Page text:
Self-improvement – Part of reconciliation is that both parties have internal work to do on themselves. While the betrayed spouse bears the brunt of the negative emotions, the wayward spouse also has feelings that need addressing as well. You need to be happy and at peace with you. If it helps, one or both parties can get individual counseling or coaching to deal with whatever issues you have going on.
Read self-help books and books about infidelity – Read as much as you can to gain perspective about your own particular situation and also about affairs in general.
Be ready to get better – Realize you cannot change the past but you have the power to transcend the misery. You still have to go through the stages of shock, grief, despair and so forth after the affair is revealed, that’s unavoidable. But if you take positive steps to deal with the emotional roller coaster, eventually time will help you heal.
You need a plan – Despite your seemingly boundless optimism coupled with expressions of renewed commitment, love and fidelity during the early phases of reconciliation, there will come a time when your marriage will slip back into routine and you begin taking each other for granted again. We are all humans and creatures of habit, so most people will not be able to maintain such a high level of intensity (as is normal in reconciliations) indefinitely. So you need a plan in order to build on your successes and also to sustain your new relationship.
I know from personal experience how very stressful and painful dealing with infidelity is, and reconciling after an affair takes a tremendous amount of strength, courage, and inward reflection for both parties. You need to take your time and work through all the issues. There are no quick fixes or shortcuts. And while infidelity by itself is not going to make your marriage better, the lessons that can be learned in the aftermath of it is what makes the marriage better, stronger and more loving.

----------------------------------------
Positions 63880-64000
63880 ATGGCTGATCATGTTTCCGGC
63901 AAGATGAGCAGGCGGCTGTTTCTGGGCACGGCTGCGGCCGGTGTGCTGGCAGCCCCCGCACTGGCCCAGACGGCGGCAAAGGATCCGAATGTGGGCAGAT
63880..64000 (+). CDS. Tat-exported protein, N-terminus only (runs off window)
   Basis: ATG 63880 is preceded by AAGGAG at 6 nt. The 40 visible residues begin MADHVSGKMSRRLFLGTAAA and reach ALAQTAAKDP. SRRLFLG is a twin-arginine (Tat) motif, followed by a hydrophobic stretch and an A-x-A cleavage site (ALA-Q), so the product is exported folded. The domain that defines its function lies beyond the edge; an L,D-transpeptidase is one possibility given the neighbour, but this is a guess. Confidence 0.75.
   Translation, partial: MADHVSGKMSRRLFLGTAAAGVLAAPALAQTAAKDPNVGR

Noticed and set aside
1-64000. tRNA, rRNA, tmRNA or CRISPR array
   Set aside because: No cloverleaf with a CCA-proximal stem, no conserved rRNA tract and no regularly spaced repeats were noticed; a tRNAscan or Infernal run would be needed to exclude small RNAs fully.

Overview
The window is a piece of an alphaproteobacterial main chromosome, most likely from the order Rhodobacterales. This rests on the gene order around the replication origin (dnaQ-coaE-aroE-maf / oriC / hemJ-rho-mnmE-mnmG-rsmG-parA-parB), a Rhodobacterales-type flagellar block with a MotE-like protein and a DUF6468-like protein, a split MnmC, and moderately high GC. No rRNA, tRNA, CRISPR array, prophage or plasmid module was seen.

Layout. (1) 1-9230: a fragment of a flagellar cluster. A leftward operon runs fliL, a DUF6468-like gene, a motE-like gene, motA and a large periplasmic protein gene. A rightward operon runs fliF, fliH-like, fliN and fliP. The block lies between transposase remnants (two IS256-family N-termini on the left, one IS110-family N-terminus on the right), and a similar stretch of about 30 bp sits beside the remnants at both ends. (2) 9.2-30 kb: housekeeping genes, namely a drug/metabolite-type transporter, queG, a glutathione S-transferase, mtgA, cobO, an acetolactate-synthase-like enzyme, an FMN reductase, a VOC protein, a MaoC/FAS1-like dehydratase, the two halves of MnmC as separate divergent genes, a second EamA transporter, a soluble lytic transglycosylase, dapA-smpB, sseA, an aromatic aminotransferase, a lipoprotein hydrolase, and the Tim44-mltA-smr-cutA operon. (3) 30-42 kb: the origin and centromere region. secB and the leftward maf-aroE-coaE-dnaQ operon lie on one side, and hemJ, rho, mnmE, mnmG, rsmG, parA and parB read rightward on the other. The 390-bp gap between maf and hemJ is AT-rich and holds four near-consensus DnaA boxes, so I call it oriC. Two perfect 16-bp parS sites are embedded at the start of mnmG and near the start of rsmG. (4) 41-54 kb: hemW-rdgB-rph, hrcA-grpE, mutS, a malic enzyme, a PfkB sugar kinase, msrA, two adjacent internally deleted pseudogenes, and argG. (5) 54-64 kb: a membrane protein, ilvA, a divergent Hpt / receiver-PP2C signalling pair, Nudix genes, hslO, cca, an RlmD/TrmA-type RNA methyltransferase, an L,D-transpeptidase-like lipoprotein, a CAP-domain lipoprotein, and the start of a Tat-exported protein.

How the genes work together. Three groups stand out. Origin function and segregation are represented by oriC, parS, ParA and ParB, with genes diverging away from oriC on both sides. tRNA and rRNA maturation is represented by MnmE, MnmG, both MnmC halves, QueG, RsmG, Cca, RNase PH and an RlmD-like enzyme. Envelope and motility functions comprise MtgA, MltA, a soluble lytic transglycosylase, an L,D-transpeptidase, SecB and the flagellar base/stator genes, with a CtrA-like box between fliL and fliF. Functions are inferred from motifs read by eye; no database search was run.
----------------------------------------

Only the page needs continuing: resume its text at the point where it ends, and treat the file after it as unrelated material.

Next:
Who can help you right now?
In the course of my research on infidelity and the aftermath, I discovered that, deep down, most couples want to save their marriages and have their wayward spouse back, like everything used to be when mutual love reigned.
But the hard and tricky part is knowing how to get emotions out of the way so that the relationship can be rebuilt and properly positioned on love, trust, and faithfulness.
After digging through countless resources, I stumbled on what is arguably the best program as far as infidelity healing and marriage makeover is concerned.
If you are like the majority of the couples whose spouses have at one time or the other cheated, and truly desire to save your marriage, I seriously recommend you check it out. Click here to discover the best way to survive an affair and save your marriage after a betrayal.